At the Bird's Nest Stadium in Beijing last August, American athletes took home a total of 23 Olympic medals. More than any other country, that tally might have looked impressive to some but not all. It was paltry enough to prompt the head of USA Track and Field to order an urgent inquiry into what he considered a "seriously deficient performance" by the team. Five months later, an investigative panel has just issued a 69-page report, examining what went wrong and explaining how it can be put right in time for London in 2012. There, the USATF has already set a goal of winning 30 "clean medals". Nothing if not goal-oriented these people.

At times sounding like a cross between a Cork hurlers' manifesto, a classic Roy Keane rant, and one of those fabled FAI Genesis reports of old, the work of Project 30, as the group was called, makes for interesting and, in some cases, familiar reading. Amongst 20 other gems, there are recommendations for a reduction in the size of the blazer brigade being sent to every event, for anybody who hasn't made an international impact by the age of 25 to receive no more funding, and for an athletes' union to be created and supported in order to give a proper voice to the runners in between Olympiads.

The competitors themselves aren't spared the rod either. Their overall professionalism is questioned on several occasions. One Olympian is castigated for throwing a strop because there was no television in her room in Beijing's village. Others are accused of lacking the independence and character to be able to adapt to the changed conditions and peculiar stresses they faced when taken out of their comfort zones and forced to work without their personal coaches on hand. More are judged to have shot their bolt long before they arrived in China.

The task force discovered some of the country's very best prospects actually jeopardised their medal chances almost as soon as they'd formally qualified for the team at the national trials. How? Well, instead of continuing to prepare for China, many of them began flying to and from Europe, chasing the appearance money to be made from their new-found status. In effect, they messed up their schedules to pocket a few cheques of $2000 or so when an Olympic medal of any hue is estimated to be worth a minimum of $100,000 to any American in any sport.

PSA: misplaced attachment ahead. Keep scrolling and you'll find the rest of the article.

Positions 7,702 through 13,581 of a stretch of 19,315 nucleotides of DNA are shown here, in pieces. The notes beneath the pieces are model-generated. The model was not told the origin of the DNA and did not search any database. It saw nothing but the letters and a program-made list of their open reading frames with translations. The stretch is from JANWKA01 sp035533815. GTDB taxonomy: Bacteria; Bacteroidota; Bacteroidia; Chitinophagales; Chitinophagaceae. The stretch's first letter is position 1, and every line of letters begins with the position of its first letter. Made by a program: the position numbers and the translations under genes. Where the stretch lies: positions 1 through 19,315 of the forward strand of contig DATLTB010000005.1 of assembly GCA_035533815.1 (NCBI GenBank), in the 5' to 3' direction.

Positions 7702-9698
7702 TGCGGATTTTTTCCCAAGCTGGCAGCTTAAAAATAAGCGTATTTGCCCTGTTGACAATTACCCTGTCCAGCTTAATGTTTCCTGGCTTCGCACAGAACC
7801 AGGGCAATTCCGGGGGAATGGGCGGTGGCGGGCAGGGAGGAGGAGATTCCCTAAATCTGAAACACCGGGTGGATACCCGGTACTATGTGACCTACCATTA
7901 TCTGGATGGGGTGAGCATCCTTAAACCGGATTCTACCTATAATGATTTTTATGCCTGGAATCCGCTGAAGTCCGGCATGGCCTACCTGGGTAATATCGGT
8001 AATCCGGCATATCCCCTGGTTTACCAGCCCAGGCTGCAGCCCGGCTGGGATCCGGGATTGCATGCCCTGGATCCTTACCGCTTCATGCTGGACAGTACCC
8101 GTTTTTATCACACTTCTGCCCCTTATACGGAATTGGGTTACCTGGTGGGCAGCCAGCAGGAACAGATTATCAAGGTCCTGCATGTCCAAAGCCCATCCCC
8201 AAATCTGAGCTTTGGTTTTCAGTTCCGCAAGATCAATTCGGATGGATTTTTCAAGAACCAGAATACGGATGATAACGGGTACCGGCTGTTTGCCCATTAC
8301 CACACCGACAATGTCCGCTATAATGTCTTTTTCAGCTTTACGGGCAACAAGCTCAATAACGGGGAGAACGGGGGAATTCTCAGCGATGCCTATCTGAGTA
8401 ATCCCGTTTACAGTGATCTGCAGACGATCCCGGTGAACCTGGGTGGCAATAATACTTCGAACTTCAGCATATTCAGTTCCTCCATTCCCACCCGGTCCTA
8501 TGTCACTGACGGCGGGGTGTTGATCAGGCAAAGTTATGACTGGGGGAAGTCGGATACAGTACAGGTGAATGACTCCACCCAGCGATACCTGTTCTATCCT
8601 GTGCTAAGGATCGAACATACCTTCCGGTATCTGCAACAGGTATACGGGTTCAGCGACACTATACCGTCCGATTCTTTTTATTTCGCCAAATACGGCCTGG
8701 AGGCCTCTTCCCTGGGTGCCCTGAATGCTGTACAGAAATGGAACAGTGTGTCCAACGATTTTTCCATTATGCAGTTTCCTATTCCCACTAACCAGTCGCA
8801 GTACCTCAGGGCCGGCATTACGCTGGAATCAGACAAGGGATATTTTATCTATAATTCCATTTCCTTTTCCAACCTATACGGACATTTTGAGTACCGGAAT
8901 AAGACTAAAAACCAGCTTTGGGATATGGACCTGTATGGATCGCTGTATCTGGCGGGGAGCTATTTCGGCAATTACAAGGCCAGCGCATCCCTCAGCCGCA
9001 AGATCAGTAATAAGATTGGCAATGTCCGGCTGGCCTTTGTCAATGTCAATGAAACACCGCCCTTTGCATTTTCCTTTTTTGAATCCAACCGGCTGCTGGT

In order to avoid others making the same mistake, Project 30 wants the USATF to establish a permanent training camp in Europe for the team for the duration of summer 2012. As soon as the trials have ended, the athletes will decamp to this base and remain there to prepare for London. In a move that may alert the Mardyke and Morton Stadiums about a unique opportunity, they also want to try to promote meets where the team will compete en masse to raise the profile of the athletes around the continent.

The denizens of Irish athletics may also be interested to note their American counterparts have identified the jumping and throwing events as the best way to increase the medal haul in the short term. That's only one of a number of thought-provoking observations. How about the demand that "legends" of other eras give back as mentors to the current generations? Or the contention that an ongoing failure to embrace sports science, in general, and biomechanics, in particular, is hampering the chances of middle-distance runners?

"One multiple medal-winning athlete said the USATF programme that contributed most to his success was sport science analysis provided by USATF to his personal coach," says the report. "Cutting-edge sport science is available to every event group, but they leverage it to different degrees. Sprints and hurdles are the most receptive to the application of sport science, while the distance events are most resistant to it. In one coach's words, American distance runners and coaches focus almost exclusively on physiology and endurance training, while it is biomechanics that is the difference between winning a medal and not making a final."

All of these observations pale next to the most controversial and (strangely enough) least-publicised recommendation. Putting the onus on USATF to do more to change the sport's doping culture, Project 30 wants the introduction of a rule demanding exposed cheats who want to return after suspension be forced to make a legal deposition. In this, they must first fully disclose the names of all those who assisted them in sourcing or using steroids. A wonderful (if legally troublesome) idea, some may also snicker at the fact Carl Lewis, a man whose own illustrious career is now besmirched by allegations of drug-use cover-ups, is the most famous contributor to and the main spokesman for the report.

And there's another part of the problem. Those of us who stopped believing in this sport a long time ago might argue that, given the recent spate of cheating in the United States and the dubious (yes, we know, nothing has been proven) nature of Jamaica's successes last year, the only thing wrong with the Americans is they can't access the best drugs anymore.